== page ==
View Posttheredtamasrule, on 11 February 2019 - 10:45 PM, said:

View PostLorraine, on 11 February 2019 - 02:50 PM, said:

What made John Bonham so special as a drummer?

The thing with Bonzo was the way he hung way back behind the beat...this gave Zep such great swing and groove, even in up tempo songs. From a technical aspect he had a thunderous and crazy fast right foot on the bass drum. Bonzo could play a lot of notes, and often did, but knew when NOT to play...Kashmir is the classic example of that.
If you have the time, would you listen to Kashmir and point out to me in that song what you are talking about?

What do you mean about hanging back behind the beat?
Think of it this way....  If you wrote out Bohnam's drum parts and had them played back by a drum machine, each beat would be right on time, and it would end up sound stiff and robotic.  Bonham's playing has an ever-so-slight lag to it, which translates in the human ear to a groove feel.  A simpler version of that is AC/DC's Phil Rudd, who also has a great groove feel.  Timing and accentuation of beats (on the hi-hat, each beat isn't hit with the same power, for example) creates drum "feel".  

Neil Peart is often criticized for lacking feel, but if you listen to a track like Alien Shore, you can hear that he's capable of it.

Ok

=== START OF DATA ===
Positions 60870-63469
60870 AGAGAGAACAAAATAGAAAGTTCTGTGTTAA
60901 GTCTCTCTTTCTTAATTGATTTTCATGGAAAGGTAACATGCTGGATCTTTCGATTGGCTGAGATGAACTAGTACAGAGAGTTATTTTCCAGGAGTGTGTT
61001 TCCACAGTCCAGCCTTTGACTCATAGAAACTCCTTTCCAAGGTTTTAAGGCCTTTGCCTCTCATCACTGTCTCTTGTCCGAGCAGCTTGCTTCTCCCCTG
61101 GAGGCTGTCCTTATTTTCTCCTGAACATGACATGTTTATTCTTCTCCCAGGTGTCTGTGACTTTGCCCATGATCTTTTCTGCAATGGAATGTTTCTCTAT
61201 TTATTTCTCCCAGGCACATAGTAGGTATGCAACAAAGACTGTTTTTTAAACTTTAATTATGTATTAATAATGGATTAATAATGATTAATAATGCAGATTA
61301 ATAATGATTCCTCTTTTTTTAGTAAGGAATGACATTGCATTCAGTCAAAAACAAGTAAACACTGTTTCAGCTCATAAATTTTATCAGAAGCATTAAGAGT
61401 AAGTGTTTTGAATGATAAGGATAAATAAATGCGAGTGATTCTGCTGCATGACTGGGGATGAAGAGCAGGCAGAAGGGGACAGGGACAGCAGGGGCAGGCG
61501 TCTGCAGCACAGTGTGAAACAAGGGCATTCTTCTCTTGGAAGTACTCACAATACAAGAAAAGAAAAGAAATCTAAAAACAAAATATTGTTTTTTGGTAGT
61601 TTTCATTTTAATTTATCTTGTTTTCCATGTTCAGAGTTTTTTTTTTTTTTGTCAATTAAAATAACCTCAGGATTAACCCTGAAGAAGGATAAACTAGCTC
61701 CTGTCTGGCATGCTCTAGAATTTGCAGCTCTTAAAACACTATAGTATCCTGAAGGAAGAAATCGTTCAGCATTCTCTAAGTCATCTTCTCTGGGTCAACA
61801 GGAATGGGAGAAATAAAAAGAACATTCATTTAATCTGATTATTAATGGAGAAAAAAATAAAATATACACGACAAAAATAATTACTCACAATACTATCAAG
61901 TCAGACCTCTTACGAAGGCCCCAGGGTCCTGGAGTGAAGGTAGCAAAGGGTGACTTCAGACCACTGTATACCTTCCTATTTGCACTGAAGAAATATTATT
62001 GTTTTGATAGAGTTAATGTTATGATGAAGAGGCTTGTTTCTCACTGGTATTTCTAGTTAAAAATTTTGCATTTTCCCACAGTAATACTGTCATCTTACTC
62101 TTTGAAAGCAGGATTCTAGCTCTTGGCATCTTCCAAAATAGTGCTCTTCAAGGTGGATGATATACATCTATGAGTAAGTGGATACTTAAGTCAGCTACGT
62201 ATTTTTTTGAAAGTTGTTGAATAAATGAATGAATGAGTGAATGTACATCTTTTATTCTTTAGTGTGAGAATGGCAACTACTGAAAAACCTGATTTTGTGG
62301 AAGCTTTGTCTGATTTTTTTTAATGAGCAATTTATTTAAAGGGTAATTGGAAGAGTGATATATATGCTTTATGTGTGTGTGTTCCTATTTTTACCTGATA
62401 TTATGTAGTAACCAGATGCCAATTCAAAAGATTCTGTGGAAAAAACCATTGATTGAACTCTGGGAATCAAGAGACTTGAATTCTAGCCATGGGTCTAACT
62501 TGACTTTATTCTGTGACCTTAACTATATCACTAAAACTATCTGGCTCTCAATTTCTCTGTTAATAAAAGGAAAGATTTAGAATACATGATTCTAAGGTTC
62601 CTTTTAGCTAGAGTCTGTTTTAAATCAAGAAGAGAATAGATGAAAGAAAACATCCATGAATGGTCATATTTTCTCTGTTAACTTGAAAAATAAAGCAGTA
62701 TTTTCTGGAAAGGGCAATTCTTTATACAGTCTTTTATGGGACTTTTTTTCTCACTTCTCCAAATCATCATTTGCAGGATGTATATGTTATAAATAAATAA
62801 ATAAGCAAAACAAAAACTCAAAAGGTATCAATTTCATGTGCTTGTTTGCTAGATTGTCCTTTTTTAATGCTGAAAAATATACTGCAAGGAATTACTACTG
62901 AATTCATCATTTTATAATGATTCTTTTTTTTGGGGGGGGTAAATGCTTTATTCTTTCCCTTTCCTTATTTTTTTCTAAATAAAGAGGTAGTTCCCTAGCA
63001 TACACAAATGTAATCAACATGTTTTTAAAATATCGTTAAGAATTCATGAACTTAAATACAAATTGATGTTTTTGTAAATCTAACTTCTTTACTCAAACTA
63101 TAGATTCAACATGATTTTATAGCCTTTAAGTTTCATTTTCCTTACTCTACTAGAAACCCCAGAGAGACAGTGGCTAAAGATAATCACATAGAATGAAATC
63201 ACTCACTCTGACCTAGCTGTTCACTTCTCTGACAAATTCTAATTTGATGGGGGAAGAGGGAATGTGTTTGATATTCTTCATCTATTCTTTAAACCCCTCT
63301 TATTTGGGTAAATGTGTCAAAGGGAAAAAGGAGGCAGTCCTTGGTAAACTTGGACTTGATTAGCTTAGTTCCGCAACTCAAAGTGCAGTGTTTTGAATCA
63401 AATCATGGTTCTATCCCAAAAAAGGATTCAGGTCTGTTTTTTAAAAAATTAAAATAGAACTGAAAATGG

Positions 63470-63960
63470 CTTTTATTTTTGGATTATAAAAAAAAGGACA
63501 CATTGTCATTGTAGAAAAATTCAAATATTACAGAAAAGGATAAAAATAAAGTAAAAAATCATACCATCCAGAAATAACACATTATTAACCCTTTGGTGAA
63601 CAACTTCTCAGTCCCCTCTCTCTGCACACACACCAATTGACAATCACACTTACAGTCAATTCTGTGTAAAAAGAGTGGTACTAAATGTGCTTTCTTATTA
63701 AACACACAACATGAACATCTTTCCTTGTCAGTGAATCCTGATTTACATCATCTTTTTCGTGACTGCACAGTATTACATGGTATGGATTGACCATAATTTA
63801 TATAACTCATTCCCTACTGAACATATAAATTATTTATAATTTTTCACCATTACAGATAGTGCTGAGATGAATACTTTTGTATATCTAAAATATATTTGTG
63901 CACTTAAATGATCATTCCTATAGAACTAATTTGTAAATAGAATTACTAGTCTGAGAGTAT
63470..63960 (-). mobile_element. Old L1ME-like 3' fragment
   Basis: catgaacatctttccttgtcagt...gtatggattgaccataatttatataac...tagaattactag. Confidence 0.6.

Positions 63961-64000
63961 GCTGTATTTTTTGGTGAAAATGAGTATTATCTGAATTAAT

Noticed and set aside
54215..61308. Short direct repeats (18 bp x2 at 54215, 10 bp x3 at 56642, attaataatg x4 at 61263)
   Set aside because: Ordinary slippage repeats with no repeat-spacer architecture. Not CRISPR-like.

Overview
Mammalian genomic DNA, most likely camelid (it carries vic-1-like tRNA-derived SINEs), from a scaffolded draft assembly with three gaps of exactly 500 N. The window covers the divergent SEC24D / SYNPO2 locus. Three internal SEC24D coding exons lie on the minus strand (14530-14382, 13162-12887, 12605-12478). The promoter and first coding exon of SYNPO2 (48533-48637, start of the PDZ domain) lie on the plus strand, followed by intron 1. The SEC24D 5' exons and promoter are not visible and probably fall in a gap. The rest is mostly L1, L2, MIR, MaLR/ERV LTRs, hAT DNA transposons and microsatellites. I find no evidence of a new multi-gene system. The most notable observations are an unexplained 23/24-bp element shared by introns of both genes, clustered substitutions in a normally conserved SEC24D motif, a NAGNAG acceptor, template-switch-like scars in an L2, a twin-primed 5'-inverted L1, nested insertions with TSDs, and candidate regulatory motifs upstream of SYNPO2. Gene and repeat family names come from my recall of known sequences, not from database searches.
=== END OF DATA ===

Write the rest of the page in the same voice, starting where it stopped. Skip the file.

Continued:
I'm going to listen to these songs and see if I can hear what the two of you are talking about.

I'll report back,

Edit:  Listened to both and confess I have no idea what you are both talking about.

If you play a metronome to a Zep song you’ll hear bonzo’s snare hit on the back end of the 2 & 4...almost late but not quite and it swings like hell.

I'll have to take your word for it which I gladly do.  :cool:

#17 ytserush

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Posted Yesterday, 06:44 PM

View Postgoose, on 10 February 2019 - 10:52 PM, said:

Stumbled across this on the YouTube.  It's a good watch if you're into drummers, especially from Stew talking about Ringo, John Densmore, Mitch Mitchell...  Start at 23:00, unless you want a history of the trap set.



Stumbled on this myself about a week ago. Love Stewart.  Love hearing him play. Love hearing him speak. He's awesome.